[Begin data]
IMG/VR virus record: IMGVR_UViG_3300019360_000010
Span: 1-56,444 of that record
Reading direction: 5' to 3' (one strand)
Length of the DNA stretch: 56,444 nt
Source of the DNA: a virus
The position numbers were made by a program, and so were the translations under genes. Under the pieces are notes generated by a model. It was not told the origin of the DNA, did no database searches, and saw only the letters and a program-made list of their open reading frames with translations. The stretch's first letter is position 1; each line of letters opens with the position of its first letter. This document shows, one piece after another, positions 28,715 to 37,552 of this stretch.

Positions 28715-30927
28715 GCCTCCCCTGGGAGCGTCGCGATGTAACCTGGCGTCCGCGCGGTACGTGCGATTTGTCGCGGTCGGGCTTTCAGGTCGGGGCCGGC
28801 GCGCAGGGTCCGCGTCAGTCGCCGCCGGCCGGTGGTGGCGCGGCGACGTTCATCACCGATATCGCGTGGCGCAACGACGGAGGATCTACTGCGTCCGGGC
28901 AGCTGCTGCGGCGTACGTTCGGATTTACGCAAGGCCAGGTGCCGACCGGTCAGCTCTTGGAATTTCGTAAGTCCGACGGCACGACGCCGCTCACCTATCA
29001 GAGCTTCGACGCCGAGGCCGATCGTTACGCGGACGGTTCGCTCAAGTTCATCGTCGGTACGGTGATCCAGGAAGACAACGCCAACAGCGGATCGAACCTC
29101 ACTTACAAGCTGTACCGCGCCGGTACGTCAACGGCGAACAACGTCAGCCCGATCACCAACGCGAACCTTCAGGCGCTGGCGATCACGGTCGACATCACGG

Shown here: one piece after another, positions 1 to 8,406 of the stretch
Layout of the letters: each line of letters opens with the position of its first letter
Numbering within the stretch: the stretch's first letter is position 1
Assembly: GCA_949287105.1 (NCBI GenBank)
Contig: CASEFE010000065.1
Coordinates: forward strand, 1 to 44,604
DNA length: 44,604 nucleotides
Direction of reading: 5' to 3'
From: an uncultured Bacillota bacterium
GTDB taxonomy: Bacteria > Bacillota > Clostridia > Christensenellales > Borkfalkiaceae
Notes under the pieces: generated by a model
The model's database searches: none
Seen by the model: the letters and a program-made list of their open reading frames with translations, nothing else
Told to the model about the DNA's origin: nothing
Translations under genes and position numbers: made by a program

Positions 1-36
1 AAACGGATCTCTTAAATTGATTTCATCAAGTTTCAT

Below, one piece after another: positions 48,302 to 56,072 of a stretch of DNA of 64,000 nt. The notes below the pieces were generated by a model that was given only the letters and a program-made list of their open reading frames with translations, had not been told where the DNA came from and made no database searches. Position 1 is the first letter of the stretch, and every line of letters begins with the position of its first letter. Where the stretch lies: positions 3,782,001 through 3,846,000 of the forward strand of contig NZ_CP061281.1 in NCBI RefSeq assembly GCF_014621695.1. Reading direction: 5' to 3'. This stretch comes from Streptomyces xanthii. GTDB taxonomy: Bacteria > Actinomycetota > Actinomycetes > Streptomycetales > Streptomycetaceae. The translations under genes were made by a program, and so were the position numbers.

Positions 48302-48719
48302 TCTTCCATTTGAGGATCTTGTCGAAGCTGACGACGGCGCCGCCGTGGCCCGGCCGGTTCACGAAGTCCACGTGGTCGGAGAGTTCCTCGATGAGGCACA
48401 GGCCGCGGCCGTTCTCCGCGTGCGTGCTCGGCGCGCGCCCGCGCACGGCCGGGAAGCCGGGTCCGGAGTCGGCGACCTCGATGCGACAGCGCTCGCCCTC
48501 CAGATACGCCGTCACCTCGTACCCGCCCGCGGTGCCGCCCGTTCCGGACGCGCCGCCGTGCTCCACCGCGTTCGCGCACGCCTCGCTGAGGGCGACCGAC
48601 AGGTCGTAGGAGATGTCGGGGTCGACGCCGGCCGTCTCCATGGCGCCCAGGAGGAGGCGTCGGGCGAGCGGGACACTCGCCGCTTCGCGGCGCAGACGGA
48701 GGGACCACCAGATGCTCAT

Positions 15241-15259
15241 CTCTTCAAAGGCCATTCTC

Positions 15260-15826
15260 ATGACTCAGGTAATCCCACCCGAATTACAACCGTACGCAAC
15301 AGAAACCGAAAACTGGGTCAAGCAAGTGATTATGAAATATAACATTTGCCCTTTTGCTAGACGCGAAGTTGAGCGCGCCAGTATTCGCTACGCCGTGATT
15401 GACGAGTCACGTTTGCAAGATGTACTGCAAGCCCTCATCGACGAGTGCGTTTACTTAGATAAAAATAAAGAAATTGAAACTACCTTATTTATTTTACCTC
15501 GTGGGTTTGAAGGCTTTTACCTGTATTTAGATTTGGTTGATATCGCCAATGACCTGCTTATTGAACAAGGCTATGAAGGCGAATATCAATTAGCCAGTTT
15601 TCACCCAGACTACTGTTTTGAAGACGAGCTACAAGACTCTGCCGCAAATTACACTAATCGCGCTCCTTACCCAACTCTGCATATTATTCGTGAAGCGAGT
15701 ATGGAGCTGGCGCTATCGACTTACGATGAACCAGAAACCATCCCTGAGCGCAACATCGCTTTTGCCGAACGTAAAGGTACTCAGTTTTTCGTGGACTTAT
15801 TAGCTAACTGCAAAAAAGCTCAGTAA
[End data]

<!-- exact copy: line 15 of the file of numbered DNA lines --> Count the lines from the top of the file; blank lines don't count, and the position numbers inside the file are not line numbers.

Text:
Numbering within the stretch: the stretch's first letter is position 1